Bobby

Robert Schmitt, Carl Schmitt’s eldest son, celebrates his 95th birthday today.  This reminiscence by his late brother, David, pays tribute to his gentleness, intelligence, and courage, qualities still evident to everyone who meets him.

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Bobby Schmitt, c. 1925

My oldest brother’s name is Bobby.  He was born first and is the gentlest, most considerate and responsible of all the brothers.  I suppose that has a lot to do with what has always been expected of him.  Usually, the eldest in a big family is expected to look after and help care for all the rest of the little urchins that follow along; it’s his unwritten destiny and usually works out that way in most families.

Bobby is not only conscientious, but he is very smart and also an excellent teacher and applied psychologist through necessity. He is a genius at simplifying the problem and applying the common denominator.  He excelled in mathematics, geometry, trigonometry, algebra and everything else for that matter.  Every year he would win the ten dollar gold piece in grammar school.  The only year he didn’t win was because the poor girl who always rated second was given the award because the school officials “wanted to be fair,” or political, about it.

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Robert (far left) and his siblings Austin, Michael, Jacob, Christopher, Gertrude, and John, in the garden at Silvermine, c. 1935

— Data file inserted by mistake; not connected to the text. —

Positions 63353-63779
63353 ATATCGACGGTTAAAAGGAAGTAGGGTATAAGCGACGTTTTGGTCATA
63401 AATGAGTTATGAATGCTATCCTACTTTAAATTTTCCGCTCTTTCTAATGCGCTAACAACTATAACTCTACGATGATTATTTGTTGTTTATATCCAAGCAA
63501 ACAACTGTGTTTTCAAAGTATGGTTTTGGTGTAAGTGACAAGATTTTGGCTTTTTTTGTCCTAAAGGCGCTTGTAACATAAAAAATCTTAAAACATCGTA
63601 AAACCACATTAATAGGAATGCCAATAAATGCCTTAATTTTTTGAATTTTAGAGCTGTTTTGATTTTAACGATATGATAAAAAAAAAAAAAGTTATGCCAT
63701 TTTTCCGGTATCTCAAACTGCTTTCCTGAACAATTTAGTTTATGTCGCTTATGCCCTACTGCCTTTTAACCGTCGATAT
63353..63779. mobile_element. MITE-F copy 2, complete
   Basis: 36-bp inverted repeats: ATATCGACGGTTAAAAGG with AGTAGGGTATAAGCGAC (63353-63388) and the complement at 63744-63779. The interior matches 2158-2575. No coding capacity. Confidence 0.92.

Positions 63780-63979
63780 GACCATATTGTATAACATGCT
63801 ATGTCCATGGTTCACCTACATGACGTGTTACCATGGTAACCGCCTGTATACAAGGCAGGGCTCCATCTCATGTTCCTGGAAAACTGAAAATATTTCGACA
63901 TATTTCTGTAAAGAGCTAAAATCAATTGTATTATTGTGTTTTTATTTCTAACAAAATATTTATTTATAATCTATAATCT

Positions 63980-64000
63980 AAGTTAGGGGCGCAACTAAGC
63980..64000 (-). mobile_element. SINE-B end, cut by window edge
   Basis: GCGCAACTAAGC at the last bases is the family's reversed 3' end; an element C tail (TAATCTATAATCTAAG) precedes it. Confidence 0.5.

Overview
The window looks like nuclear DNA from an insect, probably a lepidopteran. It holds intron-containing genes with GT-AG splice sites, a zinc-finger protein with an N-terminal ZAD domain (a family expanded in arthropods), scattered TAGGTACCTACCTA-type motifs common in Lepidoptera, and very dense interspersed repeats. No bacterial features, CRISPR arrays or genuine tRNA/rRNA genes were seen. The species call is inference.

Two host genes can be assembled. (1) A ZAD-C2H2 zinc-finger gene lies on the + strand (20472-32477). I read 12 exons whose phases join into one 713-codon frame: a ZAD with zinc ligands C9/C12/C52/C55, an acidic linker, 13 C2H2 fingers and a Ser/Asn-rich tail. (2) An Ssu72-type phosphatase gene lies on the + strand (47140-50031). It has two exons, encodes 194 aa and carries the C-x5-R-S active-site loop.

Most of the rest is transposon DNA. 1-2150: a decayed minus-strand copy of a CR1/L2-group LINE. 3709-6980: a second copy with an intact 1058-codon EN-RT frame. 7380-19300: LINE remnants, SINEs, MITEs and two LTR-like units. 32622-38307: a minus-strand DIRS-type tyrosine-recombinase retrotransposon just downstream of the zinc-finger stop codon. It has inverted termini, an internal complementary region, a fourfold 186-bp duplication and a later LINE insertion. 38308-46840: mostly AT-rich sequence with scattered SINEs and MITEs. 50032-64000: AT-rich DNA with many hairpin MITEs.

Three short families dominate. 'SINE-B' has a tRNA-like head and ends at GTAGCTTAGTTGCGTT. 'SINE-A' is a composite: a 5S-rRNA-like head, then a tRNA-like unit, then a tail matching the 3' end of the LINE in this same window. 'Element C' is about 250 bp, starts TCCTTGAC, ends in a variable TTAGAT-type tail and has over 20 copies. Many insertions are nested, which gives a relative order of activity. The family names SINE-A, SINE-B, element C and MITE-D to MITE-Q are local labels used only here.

Bobby was also courageous even though he was gentle and never fought, that didn’t stop him when he was called upon for leadership.  Once when we were teenagers out on Long Island Sound in a sail boat, a big storm came up.  We all but capsized when the first squall line hit us.  I was five years younger than he and was scared stiff.  But I was much impressed and very thankful when Bobby took charge and put us all to work: donning life jackets, stripping the sails, and heaving to into the fierce wind.  We weathered the worst of it and when the Coast Guard asked us if we needed assistance, we thanked them and let them know “everything was under control,” thanks to our skipper.

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Norwalk Harbor, pastel on paper, 1910, 7 x 13 in.

Another time just the opposite happened and we were becalmed and spent a pleasant summer night drifting across Long Island Sound.  I can still hear the slapping of the halyards against the mast as the boat rocked back and forth with each swell all night long.  In the morning we were perilously close to the rocky shore of Long Island but were very thankful for a tow by the Coast Guard back to Norwalk Harbor and our mooring and some of the concerned parents I might add.

Bobby’s basic philosophy (per forsa) was: “Chi va piano, va sano et chi va sano ve lantorno”: “Who goes softly, goes sanely and who goes sanely goes a long way.”

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Robert, oil on board, c. 1945, 12 x 10 in.
After working six full days as a draftsman for the war effort, Robert would would travel to Silvermine by train on Sundays, trudging home from the station six miles away.  The exhaustion of his long hours at work shows in his face.  Perhaps due to these circumstances, his father never finished the portrait.

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